I Attended An Anti-Trump Rally in London. Here’s What Happened.
Unless you’ve been living on one of the newly discovered planets discovered by NASA, I’m sure you’re well aware of the antics of U.S President Donald Trump.
From highly publicized Twitter feuds to infringing on human and civil rights worldwide, Donald J. Trump has had, what can easily be described as, a volatile month in office. During my visit to the UK, I stumbled upon an Anti-Trump rally held in Parliament Square.
Here’s what happened…
The rally was in response to UK leaders wavering on a decision on whether or not to invite the 45th U.S. President to the U.K. for an official state visit. This drew ire from the British public, as 1.8 million people signed a petition asking for the invitation to be rescinded.
As I walked out of the Westminster tube station, I was immediately met by petitioners and volunteers with picket signs and clipboards. I had no idea what was happening. As I signed the petition, the woman behind the table asked where I was from and I responded, “I’m American.” “Oh!” Before I knew it I was holding a “No To Racism, No To Trump” sign and being escorted across the street.
Around 7,000 people had gathered outside in front of Westminster Abbey to listen to speakers and activists, including students, political columnists and Union leaders. There I stood, alongside minorities, students, immigrants, refugees, women, Muslims, and those identifying as LGBTQ, who were all gathered for a common purpose: to band against racism and bigotry. The crowd was calm and steady. As they set up and prepped the main stage, organizers led chants from bullhorns and camera crews began to set up shop. International reporters canvased the grounds in search for people to interview. Volunteers handed out picket signs, buttons, and solicited donations. The energy was mounting.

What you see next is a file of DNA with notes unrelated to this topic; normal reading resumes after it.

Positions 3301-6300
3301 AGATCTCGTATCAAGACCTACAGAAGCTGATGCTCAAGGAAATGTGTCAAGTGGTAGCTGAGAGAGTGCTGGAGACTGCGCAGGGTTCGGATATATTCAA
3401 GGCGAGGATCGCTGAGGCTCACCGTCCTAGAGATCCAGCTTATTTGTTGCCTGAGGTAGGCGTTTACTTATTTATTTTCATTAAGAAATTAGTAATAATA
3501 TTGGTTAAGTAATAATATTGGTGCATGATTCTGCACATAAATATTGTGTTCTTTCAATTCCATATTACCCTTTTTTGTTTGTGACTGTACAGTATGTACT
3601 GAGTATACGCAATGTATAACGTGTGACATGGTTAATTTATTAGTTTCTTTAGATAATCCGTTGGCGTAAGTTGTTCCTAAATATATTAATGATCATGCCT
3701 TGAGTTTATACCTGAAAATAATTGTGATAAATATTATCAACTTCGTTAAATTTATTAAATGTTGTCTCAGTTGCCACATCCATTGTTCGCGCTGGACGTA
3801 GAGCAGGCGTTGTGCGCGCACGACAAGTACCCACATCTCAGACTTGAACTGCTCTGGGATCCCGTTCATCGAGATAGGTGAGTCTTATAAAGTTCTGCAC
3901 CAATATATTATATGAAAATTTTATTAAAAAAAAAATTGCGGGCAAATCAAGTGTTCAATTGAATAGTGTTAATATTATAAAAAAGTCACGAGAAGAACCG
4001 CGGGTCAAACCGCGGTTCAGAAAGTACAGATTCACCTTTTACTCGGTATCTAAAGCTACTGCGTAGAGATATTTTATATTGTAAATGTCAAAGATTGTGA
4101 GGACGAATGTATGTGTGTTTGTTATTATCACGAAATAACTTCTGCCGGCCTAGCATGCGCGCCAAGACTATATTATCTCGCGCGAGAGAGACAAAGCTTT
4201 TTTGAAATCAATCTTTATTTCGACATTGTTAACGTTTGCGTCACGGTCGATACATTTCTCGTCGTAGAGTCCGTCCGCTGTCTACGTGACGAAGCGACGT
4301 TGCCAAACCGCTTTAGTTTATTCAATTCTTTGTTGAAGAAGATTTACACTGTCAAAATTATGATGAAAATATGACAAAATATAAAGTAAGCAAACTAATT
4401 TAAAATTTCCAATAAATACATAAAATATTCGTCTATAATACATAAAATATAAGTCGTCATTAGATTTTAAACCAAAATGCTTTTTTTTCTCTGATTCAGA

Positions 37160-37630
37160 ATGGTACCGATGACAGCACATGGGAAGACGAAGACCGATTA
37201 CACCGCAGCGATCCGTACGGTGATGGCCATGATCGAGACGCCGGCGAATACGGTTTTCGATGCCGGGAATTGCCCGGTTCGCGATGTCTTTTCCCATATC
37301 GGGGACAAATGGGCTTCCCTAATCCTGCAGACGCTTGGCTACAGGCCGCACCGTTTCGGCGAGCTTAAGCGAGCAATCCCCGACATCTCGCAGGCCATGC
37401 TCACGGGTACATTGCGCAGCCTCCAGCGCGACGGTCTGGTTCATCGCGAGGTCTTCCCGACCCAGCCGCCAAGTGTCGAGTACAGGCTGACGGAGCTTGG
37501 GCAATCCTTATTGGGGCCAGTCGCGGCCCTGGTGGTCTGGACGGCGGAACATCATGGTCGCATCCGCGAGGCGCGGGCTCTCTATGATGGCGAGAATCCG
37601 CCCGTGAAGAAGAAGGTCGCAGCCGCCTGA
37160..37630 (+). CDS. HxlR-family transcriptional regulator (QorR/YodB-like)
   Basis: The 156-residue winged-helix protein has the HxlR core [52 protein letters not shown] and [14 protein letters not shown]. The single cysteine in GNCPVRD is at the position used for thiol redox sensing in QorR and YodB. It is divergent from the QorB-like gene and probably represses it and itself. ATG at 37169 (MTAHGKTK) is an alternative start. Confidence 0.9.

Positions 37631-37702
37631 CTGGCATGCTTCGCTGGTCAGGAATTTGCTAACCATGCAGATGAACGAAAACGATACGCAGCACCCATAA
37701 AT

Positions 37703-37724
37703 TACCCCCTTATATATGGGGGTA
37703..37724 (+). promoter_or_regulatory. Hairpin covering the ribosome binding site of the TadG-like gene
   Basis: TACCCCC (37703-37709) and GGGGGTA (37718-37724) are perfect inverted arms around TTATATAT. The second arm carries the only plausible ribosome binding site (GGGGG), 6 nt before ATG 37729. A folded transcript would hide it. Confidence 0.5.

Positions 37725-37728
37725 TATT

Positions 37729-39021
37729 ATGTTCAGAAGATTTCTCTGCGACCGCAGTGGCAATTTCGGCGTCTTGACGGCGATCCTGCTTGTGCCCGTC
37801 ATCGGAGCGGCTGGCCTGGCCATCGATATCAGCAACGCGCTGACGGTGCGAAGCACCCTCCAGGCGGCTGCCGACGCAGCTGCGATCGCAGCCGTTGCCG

At that moment, as I walked around Parliament Square, I no longer felt like a tourist in London. I felt like I was back home in Oakland or Atlanta protesting, marching, and advocating as I had done for those killed and injured by police brutality and against lawmakers taking away women’s reproductive rights. I’ve never been one to cower from speaking out against racism. Having lived in Atlanta, Georgia, I’ve had my share of racists and bigots. Racism isn’t some false notion that black and brown people “make up” or use as an excuse. It’s real. It’s alive. And it’s dividing our nation even further.
I saw a variety of banners, signs and costumes. Even one old guy dressed as one of the Swedish terror victims!
I recognize it’s a privilege to live abroad and travel the world, but that doesn’t excuse me from speaking against what’s wrong. Inciting racism, bigotry, xenophobia, Islamphobia, and violence is not “Making America Great Again.” America can only be great when it’s doors are open, it’s tolerance is unwavering, and it acts on behalf of all nations and people for the greater good.
God Bless America.